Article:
The bipartisan leadership of the House Communications Subcommittee is pressing the FCC to use the power Congress gave it to crack down on illegal robocallers in the age of COVID-19 scammers.
In a letter to FCC chair Ajit Pai and Attorney General William Barr, Subcommittee chairman Mike Doyle (D-Pa.) and ranking member Rep. Bob Latta (R-Ohio), praised the FCC's steps to implement the TRACED Act--the FCC voted last week to mandate the STIR/SHAKEN default caller ID regime mandated by the act--but urged them to make sure that implementation included taking all actions necessary to prevent the bogus virus test and other roboscams.
"The TRACED Act gives the FCC and DOJ new and expanded tools and authorities to combat illegal robocalls," they said.
They pointed out that the Act directs the Chief of the FCC's Enforcement Bureau--in this case Rosemary Harold--to provide any evidence the bureau obtains on willfully and repeated robocall violations "with an intent to defraud, cause harm, or wrongfully obtain anything of value, to the attorney general."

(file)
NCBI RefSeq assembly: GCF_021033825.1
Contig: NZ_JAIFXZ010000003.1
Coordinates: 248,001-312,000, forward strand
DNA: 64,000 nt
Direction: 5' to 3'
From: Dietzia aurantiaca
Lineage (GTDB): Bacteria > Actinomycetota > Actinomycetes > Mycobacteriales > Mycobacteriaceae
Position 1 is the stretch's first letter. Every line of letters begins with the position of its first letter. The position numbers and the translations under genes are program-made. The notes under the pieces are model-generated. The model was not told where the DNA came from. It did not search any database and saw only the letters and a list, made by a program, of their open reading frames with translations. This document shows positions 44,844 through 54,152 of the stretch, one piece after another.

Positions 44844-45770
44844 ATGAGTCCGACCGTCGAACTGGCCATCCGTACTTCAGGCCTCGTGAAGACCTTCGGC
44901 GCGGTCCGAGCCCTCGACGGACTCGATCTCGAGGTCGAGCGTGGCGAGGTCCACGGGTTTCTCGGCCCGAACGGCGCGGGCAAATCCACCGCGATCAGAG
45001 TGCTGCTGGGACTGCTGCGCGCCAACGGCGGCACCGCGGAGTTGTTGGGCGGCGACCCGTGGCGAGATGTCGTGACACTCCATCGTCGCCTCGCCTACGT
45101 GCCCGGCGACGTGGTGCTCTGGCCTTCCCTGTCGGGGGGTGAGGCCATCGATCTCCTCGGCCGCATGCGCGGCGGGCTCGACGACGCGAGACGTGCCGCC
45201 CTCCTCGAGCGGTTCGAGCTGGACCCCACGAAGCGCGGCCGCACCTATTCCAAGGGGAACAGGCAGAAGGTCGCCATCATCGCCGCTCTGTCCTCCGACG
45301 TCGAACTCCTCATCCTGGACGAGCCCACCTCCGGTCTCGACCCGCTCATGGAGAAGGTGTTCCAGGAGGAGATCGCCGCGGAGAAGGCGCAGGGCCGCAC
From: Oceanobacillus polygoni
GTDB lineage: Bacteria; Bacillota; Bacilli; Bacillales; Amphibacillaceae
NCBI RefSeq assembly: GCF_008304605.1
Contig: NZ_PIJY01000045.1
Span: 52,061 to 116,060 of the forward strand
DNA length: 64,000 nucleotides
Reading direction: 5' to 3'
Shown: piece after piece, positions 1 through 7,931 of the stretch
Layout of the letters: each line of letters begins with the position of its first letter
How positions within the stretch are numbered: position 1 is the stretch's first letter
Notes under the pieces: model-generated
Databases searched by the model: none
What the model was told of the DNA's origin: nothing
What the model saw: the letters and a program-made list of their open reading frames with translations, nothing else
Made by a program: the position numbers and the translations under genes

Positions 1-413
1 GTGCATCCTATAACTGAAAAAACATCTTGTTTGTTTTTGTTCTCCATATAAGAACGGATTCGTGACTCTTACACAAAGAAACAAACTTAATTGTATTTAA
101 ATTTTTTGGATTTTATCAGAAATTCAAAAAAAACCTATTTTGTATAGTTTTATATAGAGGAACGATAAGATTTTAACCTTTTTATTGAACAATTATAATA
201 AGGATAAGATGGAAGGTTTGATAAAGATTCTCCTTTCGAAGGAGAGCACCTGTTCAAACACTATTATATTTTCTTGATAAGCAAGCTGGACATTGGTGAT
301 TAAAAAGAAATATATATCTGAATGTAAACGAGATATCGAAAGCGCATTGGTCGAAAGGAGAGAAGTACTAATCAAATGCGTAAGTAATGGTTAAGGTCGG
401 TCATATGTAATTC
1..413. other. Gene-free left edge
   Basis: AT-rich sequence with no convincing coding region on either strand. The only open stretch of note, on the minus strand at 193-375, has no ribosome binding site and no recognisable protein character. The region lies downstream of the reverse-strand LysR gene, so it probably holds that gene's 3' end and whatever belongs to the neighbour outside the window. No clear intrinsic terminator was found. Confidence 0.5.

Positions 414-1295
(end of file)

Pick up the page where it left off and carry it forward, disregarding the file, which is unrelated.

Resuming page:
They said that combined with the boost to a $10,000-per-call fine should be a strong deterrent.
They urged them to "go after" the COVID-19 roboscammers "aggressively." They want to know what steps both Barr and Pai are taking in that direction by April 4.